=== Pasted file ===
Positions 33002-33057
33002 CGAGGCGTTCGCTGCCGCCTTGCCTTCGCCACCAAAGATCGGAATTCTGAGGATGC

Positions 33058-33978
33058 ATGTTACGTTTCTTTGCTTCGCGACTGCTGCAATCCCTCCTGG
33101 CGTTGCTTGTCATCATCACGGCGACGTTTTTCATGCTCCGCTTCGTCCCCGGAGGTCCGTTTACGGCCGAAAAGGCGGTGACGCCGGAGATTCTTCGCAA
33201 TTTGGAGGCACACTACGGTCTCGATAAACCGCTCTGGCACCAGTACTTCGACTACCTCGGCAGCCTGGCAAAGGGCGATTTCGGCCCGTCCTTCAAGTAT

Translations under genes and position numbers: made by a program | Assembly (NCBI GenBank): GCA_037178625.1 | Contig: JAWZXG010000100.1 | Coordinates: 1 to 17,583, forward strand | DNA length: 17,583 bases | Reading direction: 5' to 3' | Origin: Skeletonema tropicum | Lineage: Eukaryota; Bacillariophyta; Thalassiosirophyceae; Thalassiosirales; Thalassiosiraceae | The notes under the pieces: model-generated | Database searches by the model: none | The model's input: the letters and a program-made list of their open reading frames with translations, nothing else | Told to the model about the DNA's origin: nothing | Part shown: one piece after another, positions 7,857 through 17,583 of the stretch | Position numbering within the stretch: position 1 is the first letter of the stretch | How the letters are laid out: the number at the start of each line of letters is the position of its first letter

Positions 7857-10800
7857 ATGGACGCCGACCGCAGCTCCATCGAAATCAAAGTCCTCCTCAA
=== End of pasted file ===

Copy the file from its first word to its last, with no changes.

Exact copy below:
Positions 33002-33057
33002 CGAGGCGTTCGCTGCCGCCTTGCCTTCGCCACCAAAGATCGGAATTCTGAGGATGC

Positions 33058-33978
33058 ATGTTACGTTTCTTTGCTTCGCGACTGCTGCAATCCCTCCTGG
33101 CGTTGCTTGTCATCATCACGGCGACGTTTTTCATGCTCCGCTTCGTCCCCGGAGGTCCGTTTACGGCCGAAAAGGCGGTGACGCCGGAGATTCTTCGCAA
33201 TTTGGAGGCACACTACGGTCTCGATAAACCGCTCTGGCACCAGTACTTCGACTACCTCGGCAGCCTGGCAAAGGGCGATTTCGGCCCGTCCTTCAAGTAT

Translations under genes and position numbers: made by a program | Assembly (NCBI GenBank): GCA_037178625.1 | Contig: JAWZXG010000100.1 | Coordinates: 1 to 17,583, forward strand | DNA length: 17,583 bases | Reading direction: 5' to 3' | Origin: Skeletonema tropicum | Lineage: Eukaryota; Bacillariophyta; Thalassiosirophyceae; Thalassiosirales; Thalassiosiraceae | The notes under the pieces: model-generated | Database searches by the model: none | The model's input: the letters and a program-made list of their open reading frames with translations, nothing else | Told to the model about the DNA's origin: nothing | Part shown: one piece after another, positions 7,857 through 17,583 of the stretch | Position numbering within the stretch: position 1 is the first letter of the stretch | How the letters are laid out: the number at the start of each line of letters is the position of its first letter

Positions 7857-10800
7857 ATGGACGCCGACCGCAGCTCCATCGAAATCAAAGTCCTCCTCAA